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Sheer gall of Financial Times editor Lionel Barber who wants to run the Tate

When it comes to naked self-aggrandisement, brass neck and eye-watering double standards, the machinations of the British establishment are truly wondrous to behold.

Take Lionel Barber, 62-year-old editor of the Financial Times, who even his admirers would admit, is not much given to self-doubt or modesty.

A year ago he raised eyebrows after accepting the Legion d’Honneur from the French government in recognition of the Remainer FT’s ‘positive role in the European debate’. But now he has truly excelled himself.

Financial Times editor Lionel Barber (pictured) was  tasked with finding a new chairman. To widespread incredulity, it’s just emerged he has decided to put himself forward for the job

Barber has spent nearly a year as acting interim chairman of Tate, the art galleries group, tasked with finding a new chairman.

To widespread incredulity, it’s just emerged he has decided to put himself forward for the job.

Barber’s expected appointment has already raised questions about potential conflicts of interest and disquiet has been expressed among FT journalists and Tate trustees.

The gallery is reliant on corporate sponsorship from financial companies which would normally be scrutinised by the Financial Times.

The chairman’s role is to secure external funding so questions will inevitably be asked as to how donations to the Tate may affect his paper’s coverage of the donors.

But, in a further astonishing twist, I can reveal Barber is also chair of Tate’s ethics committee — the very body whose role it is to police sponsors and ensure no impropriety in receiving donations from companies that often appear in his own paper’s pages.

Other leading candidates for the chairmanship were Moya Greene (pictured), chief executive of the Royal Mail

Other leading candidates for the chairmanship were Moya Greene (pictured), chief executive of the Royal Mail

Also in contention was Barber's fellow Tate trustee Roland Rudd (pictured), chairman of the PR company Finsbury

Also in contention was Barber’s fellow Tate trustee Roland Rudd (pictured), chairman of the PR company Finsbury

Barber, as if he didn’t have enough on his gilded plate, also sits on the gallery’s Finance and Operations Committee and the Audit Committee.

‘All trustees and the chair are bound by the Nolan principles,’ says a Tate spokesman, referring to the Committee for Standards in Public Life. ‘We haven’t announced the next Chair of Tate and we cannot comment further at this stage.’

Once he is appointed Tate chairman it is expected Barber will stand down from the ethics committee.

Other leading candidates for the chairmanship were Moya Greene, chief executive of the Royal Mail, and Barber’s fellow Tate trustee Roland Rudd, chairman of the PR company Finsbury.

‘The funding situation of Tate is dire,’ says my source. ‘After government funding they need to raise £100 million a year. Tate Britain is in need of major refurbishment. This is not just a part-time sinecure, but a challenging job.’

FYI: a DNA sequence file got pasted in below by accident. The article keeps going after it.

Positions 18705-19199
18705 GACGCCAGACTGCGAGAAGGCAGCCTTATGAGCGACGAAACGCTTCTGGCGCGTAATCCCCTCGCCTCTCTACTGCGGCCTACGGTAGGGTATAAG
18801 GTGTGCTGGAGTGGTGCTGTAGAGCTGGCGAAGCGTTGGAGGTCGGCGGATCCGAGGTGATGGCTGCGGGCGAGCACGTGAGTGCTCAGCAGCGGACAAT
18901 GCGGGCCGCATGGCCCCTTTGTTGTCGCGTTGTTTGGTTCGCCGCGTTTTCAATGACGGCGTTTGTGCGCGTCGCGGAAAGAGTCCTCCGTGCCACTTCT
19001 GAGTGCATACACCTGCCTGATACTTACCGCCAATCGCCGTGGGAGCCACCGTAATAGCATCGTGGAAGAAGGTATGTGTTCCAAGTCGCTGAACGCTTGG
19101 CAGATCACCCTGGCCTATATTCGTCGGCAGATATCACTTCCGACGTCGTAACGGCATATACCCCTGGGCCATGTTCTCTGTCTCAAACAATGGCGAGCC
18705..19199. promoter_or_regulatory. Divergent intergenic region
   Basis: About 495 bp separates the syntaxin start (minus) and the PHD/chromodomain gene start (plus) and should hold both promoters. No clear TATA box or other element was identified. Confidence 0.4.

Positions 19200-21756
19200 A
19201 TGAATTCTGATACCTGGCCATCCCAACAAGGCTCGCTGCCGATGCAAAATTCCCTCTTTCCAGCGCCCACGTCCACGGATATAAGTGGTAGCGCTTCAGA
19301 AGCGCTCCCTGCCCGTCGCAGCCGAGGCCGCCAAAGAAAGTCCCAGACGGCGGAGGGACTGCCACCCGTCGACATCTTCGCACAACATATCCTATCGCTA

Barber, who has been FT editor since 2005, is thought to have secured agreement from Nikkei, the Japanese owners of the newspaper, that he could carry out both roles for a limited period.

‘He has told colleagues at the newspaper he plans to stay until 2020,’ says another source.

Seasoned Fleet Street observers, however, are mystified as to how Barber could find time to do both jobs. Barber declined to comment.

Outspoken Kirstie Allsopp says her Location, Location, Location co-presenter, Phil Spencer, is definitely not a ‘new man’.

Kirstie, the daughter of former Christie’s chairman Lord Hindlip, says: ‘He has an amazing wife in Fiona, who does everything — except that he takes care of the mortgage, bins and cars. That’s all he does.’ 

Kirstie doesn’t disclose if her long-term boyfriend, Ben Andersen, is any more helpful around the house.

Seeing my son on set is just surreal, says Mum actress

There are plenty of awkward scenes to enjoy in the hit BBC sitcom Mum — and the embarrassing moments are not confined to on-screen shenanigans.

Lesley Manville, 62, is the acclaimed star of the show while her 29-year-old son, Alfie, works on it as a cameraman.

Lesley Manville, 62, is the acclaimed star of the show while her 29-year-old son, Alfie, (pictured with his mother), works on it as a cameraman

Lesley Manville, 62, is the acclaimed star of the show while her 29-year-old son, Alfie, (pictured with his mother), works on it as a cameraman

Manville says: ‘Sometimes I’d see him at lunchtime and he’d quip: ‘You all right there, Mum? In your trailer?’

Alfie, whose father is Manville’s ex-husband, Gary Oldman, worked with his mother during outdoor scenes. ‘It was surreal at times,’ the actress says. ‘I’d sometimes forget Alfie was on the crew and think, ‘What on earth are you doing here?’ when I saw him.’

Tory Brexiteer Jacob Rees-Mogg says if the EU referendum had gone the other way, he would have temporarily joined an order of Trappist monks and remained silent for several months rather than complain about the result. 

He might have enjoyed the experience. The Leicestershire monastery in question has a licence to brew its own beer.

 



Read more at DailyMail.co.uk


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